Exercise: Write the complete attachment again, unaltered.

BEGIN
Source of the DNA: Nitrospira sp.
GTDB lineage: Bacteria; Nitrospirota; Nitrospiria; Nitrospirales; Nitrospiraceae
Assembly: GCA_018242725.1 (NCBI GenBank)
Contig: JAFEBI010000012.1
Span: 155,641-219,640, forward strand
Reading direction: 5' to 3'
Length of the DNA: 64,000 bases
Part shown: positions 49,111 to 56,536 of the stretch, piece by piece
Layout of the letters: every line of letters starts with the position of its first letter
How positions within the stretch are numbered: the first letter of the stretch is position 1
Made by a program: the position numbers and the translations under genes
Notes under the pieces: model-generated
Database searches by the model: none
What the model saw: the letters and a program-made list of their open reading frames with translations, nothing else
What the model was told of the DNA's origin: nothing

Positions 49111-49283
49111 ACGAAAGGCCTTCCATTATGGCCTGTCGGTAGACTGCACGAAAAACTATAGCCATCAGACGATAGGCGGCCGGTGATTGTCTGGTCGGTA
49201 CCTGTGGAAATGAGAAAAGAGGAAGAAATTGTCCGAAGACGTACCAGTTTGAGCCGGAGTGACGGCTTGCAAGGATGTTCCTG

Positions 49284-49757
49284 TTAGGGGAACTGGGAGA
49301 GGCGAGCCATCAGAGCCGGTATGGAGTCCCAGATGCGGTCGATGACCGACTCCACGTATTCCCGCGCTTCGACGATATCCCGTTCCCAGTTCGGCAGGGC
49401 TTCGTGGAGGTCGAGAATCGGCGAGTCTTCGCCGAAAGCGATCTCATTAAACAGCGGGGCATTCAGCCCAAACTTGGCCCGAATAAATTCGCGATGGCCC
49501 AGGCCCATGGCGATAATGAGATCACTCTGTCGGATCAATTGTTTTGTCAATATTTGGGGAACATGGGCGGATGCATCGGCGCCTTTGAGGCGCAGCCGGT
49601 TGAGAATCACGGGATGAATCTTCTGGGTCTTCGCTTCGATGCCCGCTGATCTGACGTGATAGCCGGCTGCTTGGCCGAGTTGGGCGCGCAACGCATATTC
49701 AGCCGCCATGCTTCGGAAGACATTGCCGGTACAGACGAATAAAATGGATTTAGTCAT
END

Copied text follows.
Source of the DNA: Nitrospira sp.
GTDB lineage: Bacteria; Nitrospirota; Nitrospiria; Nitrospirales; Nitrospiraceae
Assembly: GCA_018242725.1 (NCBI GenBank)
Contig: JAFEBI010000012.1
Span: 155,641-219,640, forward strand
Reading direction: 5' to 3'
Length of the DNA: 64,000 bases
Part shown: positions 49,111 to 56,536 of the stretch, piece by piece
Layout of the letters: every line of letters starts with the position of its first letter
How positions within the stretch are numbered: the first letter of the stretch is position 1
Made by a program: the position numbers and the translations under genes
Notes under the pieces: model-generated
Database searches by the model: none
What the model saw: the letters and a program-made list of their open reading frames with translations, nothing else
What the model was told of the DNA's origin: nothing

Positions 49111-49283
49111 ACGAAAGGCCTTCCATTATGGCCTGTCGGTAGACTGCACGAAAAACTATAGCCATCAGACGATAGGCGGCCGGTGATTGTCTGGTCGGTA
49201 CCTGTGGAAATGAGAAAAGAGGAAGAAATTGTCCGAAGACGTACCAGTTTGAGCCGGAGTGACGGCTTGCAAGGATGTTCCTG

Positions 49284-49757
49284 TTAGGGGAACTGGGAGA
49301 GGCGAGCCATCAGAGCCGGTATGGAGTCCCAGATGCGGTCGATGACCGACTCCACGTATTCCCGCGCTTCGACGATATCCCGTTCCCAGTTCGGCAGGGC
49401 TTCGTGGAGGTCGAGAATCGGCGAGTCTTCGCCGAAAGCGATCTCATTAAACAGCGGGGCATTCAGCCCAAACTTGGCCCGAATAAATTCGCGATGGCCC
49501 AGGCCCATGGCGATAATGAGATCACTCTGTCGGATCAATTGTTTTGTCAATATTTGGGGAACATGGGCGGATGCATCGGCGCCTTTGAGGCGCAGCCGGT
49601 TGAGAATCACGGGATGAATCTTCTGGGTCTTCGCTTCGATGCCCGCTGATCTGACGTGATAGCCGGCTGCTTGGCCGAGTTGGGCGCGCAACGCATATTC
49701 AGCCGCCATGCTTCGGAAGACATTGCCGGTACAGACGAATAAAATGGATTTAGTCAT